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Election Law-Redistricting


Election Law-Redistricting


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WI Court of Supreme Court

Case Name: Rebecca Clarke v. Wisconsin Elections Commission

Case No.: 2023AP001399-OA


Focus: Election Law-Redistricting

In Wisconsin the number of state legislative districts containing territory completely disconnected from the rest of the district is striking. At least 50 of 99 assembly districts and at least 20 of 33 senate districts include separate, detached territory. A particularly stark example is the Madison-area 47th Assembly District. This district contains more than a dozen separate, detached parts that are home to thousands of people who must cross one or more other districts before reaching another part of the 47th.

Here the appeals court is asked to determine whether these districts violate Article IV, Sections 4 and 5 of the Wisconsin Constitution, which provide that state legislative districts must consist of “contiguous territory.” Wis. Const. art. IV, §§ 4-5. Two groups of Wisconsin voters (the Clarke Petitioners and Wright Petitioners), the Governor, and a group of state senators (collectively, Petitioners), argue that the current districts are non-contiguous, and therefore violate the Wisconsin Constitution. Petitioners ask the court to enjoin their use in future elections and to order the adoption of remedial maps. Additionally, they ask the court to issue a writ quo warranto declaring the November 2022 state senate elections unlawful, and to order special elections for these offices that would otherwise not be on the ballot until November 2026. The Legislature, several senators elected in 2022, and a group of Wisconsin voters (collectively, Respondents) argue that the current state legislative districts comply with the Wisconsin Constitution’s contiguity requirements. Respondents also contend that Petitioners’ claims are barred by various defenses, and that the relief the Petitioners seek is otherwise unavailable.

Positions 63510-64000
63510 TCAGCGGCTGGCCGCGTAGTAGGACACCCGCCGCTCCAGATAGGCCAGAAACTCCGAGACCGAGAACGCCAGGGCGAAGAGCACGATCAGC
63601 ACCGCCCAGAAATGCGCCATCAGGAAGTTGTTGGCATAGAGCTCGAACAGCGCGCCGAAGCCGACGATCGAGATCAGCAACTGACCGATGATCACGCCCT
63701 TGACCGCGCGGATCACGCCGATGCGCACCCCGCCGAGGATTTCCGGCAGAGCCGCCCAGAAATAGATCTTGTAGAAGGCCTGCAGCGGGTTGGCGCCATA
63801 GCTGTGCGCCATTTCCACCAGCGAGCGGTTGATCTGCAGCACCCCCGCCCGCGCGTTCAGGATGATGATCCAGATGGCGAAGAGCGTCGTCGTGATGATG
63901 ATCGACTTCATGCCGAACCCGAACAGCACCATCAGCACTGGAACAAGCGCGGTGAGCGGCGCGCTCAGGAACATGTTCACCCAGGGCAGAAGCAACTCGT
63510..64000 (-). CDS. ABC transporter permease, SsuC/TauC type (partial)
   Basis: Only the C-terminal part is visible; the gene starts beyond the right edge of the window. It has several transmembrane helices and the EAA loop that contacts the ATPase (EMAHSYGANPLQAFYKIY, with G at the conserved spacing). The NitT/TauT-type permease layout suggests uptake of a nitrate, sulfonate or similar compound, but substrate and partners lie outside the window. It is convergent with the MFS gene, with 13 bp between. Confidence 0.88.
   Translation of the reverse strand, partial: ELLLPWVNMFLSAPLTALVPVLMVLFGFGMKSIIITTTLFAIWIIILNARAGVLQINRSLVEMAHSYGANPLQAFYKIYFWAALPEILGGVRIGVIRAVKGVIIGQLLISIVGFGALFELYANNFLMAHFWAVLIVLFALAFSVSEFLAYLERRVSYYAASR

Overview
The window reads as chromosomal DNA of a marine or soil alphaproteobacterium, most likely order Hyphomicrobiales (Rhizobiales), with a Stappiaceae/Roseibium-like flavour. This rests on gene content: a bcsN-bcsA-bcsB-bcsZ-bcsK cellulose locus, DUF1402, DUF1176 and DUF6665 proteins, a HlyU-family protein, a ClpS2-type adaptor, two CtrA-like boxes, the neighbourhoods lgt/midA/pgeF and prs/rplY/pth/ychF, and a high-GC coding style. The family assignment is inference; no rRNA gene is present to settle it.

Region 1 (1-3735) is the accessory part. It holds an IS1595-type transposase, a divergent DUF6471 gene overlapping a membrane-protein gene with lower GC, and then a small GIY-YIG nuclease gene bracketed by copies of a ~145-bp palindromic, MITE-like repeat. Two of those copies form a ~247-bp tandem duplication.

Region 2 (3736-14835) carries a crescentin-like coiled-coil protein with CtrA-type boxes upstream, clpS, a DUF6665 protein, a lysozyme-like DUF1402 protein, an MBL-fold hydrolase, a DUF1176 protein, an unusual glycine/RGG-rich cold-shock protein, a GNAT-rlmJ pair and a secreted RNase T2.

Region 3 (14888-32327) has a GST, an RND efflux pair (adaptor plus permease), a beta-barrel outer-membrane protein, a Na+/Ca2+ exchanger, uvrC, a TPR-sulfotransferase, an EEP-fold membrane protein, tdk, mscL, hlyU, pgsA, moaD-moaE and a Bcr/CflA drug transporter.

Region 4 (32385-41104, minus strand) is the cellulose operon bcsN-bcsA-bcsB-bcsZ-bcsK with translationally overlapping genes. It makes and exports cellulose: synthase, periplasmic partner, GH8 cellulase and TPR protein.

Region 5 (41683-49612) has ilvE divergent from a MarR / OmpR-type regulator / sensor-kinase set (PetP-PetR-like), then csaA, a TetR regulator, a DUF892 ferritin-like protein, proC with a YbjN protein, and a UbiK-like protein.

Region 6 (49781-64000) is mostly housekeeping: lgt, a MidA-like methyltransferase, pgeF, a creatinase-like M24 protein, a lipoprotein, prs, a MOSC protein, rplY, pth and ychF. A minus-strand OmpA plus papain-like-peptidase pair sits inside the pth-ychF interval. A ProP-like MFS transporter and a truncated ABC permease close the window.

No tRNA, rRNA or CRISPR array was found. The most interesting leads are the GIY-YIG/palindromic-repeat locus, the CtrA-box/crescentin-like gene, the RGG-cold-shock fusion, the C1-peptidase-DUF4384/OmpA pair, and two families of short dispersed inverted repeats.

The supreme court holds that the contiguity requirements in Article IV, Sections 4 and 5 mean what they say: Wisconsin’s state legislative districts must be composed of physically adjoining territory. The constitutional text and precedent support this common-sense interpretation of contiguity. Because the current state legislative districts contain separate, detached territory and therefore violate the constitution’s contiguity requirements, the supreme court enjoins the Wisconsin Elections Commission from using the current legislative maps in future elections. The court also rejects each of Respondents’ defenses. The court  declines, however, to issue a writ quo warranto invalidating the results of the 2022 state senate elections. Because the court enjoins the current state legislative district maps from future use, remedial maps must be drawn prior to the 2024 elections.

Decided 12/22/23

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